• Call Anger to vent about a playground conflict or video game rules in your home.
  • Call Pride to crow about how you learned how to ride a bike, mastered a new song on the piano, or have a new baby sibling.
  • Call Frustration to talk about shoelaces or a new baby sibling.

Kids can brainstorm emotion-topic pairings as a class. Set a time limit on the conversation, but otherwise give the students freedom to converse, gripe, or commiserate. As with any improvisation, it is most rewarding when kids commit to their characters and agree with their partner’s proposals.

2. “Feelings” Hokey Pokey. Use the familiar framework of the “Hokey Pokey” song to instead sing about emotions. Circle up and get volunteers to suggest some different feelings to act out during the song.

Here’s a sample verse: You put your “nervous” in, you put your “nervous” out, you put your “nervous” in, and you shake it all about. You do the Feelings Pokey and you turn yourself around. That’s what it’s all about!

As they jump in with the “nervous” feeling, they might embody it with clenched fists, small voices, and wide eyes. Since the whole class sings the song simultaneously, jumping in and out of the circle, this is a lively, physical, and community-building exploration of SEL.

3. Emotion Charades: Put emotion words (or pictures of faces or emojis) in a hat and have one student at a time act the word out while the rest of the class guesses. In order to be convincing, encourage students to use their whole body, facial expressions, gestures, sounds, or gibberish.

Tips and extensions

  • Have kids draw and label their own emoji faces that get pulled from the hat.
  • Give them 10 seconds (hold up your fingers to silently count) before anyone ventures a guess so that the student has more opportunity to show different variations of the emotion.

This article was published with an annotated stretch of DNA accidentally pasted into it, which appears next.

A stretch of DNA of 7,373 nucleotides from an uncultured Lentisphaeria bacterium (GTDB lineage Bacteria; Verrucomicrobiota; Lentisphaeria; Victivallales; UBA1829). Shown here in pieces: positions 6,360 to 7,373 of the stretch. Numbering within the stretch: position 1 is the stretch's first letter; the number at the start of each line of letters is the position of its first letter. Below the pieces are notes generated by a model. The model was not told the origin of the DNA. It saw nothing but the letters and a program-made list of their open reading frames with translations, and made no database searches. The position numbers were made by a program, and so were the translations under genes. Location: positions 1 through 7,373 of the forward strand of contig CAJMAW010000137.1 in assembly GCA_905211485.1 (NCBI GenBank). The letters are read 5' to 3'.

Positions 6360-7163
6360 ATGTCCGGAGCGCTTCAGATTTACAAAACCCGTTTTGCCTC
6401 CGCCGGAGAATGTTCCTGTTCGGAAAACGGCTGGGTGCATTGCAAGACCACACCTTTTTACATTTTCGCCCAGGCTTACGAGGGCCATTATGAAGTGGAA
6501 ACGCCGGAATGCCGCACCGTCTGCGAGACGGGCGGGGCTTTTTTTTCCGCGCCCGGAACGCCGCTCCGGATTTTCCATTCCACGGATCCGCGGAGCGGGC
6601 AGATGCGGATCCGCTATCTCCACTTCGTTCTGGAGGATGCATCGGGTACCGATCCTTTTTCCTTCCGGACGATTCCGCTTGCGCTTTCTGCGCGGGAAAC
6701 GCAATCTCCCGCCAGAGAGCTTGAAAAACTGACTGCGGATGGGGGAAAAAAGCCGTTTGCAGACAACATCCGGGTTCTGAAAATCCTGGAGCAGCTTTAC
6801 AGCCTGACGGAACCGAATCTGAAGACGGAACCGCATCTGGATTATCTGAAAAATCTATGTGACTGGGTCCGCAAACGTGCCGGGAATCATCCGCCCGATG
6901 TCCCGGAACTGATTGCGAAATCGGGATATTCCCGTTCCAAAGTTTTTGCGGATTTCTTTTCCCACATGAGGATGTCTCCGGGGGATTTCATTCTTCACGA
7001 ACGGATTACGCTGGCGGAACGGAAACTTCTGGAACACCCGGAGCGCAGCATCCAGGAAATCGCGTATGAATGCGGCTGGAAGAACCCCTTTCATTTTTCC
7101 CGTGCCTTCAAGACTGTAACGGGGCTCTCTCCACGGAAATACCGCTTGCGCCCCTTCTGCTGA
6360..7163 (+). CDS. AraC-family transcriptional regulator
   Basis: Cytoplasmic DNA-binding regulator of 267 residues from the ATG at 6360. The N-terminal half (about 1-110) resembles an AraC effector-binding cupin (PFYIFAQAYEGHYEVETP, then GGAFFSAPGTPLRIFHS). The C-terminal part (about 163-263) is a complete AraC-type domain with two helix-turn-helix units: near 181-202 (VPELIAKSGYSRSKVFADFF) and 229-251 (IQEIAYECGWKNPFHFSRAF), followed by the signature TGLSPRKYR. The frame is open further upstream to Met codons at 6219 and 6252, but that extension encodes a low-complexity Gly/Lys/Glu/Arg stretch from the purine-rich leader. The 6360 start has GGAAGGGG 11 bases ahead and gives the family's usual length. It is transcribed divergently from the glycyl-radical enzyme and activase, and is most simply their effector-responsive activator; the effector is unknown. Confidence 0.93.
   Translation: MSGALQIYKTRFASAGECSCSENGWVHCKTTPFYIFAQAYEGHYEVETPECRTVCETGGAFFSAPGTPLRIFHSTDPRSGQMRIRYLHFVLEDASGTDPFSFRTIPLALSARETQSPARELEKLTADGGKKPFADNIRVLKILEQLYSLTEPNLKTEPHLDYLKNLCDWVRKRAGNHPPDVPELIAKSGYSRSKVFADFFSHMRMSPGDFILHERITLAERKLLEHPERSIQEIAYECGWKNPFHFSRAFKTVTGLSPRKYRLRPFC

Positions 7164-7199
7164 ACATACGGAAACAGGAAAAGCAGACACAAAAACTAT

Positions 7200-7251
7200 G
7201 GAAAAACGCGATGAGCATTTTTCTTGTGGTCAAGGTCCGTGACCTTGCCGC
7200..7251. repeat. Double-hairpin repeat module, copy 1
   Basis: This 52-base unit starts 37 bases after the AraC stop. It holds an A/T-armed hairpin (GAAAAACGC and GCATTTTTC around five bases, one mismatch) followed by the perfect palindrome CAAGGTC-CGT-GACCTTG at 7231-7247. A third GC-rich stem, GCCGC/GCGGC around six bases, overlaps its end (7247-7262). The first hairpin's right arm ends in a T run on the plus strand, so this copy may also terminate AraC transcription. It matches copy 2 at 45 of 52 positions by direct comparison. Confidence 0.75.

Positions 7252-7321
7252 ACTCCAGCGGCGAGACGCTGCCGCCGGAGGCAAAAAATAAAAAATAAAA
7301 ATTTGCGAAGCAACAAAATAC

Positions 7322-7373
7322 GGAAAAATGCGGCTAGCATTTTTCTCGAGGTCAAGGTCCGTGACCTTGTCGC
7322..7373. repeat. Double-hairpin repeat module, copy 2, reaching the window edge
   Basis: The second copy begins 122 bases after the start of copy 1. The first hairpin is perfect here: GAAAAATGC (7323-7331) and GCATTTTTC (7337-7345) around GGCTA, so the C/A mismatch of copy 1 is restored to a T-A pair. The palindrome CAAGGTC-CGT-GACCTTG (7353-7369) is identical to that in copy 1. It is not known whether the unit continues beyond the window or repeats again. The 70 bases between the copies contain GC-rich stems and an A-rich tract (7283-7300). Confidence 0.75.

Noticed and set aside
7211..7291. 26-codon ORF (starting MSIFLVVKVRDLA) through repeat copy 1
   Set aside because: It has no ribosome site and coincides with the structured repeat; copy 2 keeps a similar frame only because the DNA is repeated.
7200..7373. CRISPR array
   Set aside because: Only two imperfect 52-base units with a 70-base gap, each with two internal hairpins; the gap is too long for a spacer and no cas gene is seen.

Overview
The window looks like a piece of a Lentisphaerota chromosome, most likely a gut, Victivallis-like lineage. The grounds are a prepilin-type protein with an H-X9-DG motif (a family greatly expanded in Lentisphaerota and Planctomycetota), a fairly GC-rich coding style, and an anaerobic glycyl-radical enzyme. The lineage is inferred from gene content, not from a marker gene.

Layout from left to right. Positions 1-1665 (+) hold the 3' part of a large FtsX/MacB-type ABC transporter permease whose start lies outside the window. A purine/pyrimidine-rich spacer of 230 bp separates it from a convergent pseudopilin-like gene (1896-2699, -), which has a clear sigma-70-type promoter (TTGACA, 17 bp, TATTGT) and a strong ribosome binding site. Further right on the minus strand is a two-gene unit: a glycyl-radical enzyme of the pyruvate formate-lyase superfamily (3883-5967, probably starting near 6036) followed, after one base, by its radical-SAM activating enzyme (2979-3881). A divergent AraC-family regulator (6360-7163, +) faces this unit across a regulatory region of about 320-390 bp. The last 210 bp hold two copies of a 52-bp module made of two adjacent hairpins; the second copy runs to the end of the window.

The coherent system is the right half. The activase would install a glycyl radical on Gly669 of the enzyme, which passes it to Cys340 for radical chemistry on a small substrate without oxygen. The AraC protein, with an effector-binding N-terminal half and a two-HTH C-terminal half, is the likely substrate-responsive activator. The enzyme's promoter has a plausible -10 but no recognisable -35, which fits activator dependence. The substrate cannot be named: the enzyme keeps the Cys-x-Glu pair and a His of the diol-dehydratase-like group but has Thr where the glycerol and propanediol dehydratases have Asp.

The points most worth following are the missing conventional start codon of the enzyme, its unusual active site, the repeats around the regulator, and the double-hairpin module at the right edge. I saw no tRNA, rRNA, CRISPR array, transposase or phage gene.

• Once it is correctly guessed, have the class reflect on what clued them into the emotion. With practice, they will become “emotion detectives,” naming things like quickness of breath, clenched fists, or an upturned lip as things that tipped them off.

4. Emotion Countdown. Name an emotion and slowly count from 10 to one. Students have to start showing the emotion as expressively as possible (on the “10”), and then, as the numbers get smaller, they show it more subtly. By the time you get to “one,” they should show only the faintest trace of the emotion. At that point, have the class observe and then reflect on the experience. Even at the smallest numbers, could they still tell that their peers were feeling the emotion? How? Have the class do it “on mute” so that the whole experience is visual. You can also play this as a count “up” where kids get more and more expressive.

There is no question that theater games have the power to make SEL a vibrant part of classroom culture. Through these exercises, students can expand their vocabulary, embody the nuances of a feeling, and express emotions safely and bravely.

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  • Social & Emotional Learning (SEL)
  • Arts Integration
  • Pre-K
  • K-2 Primary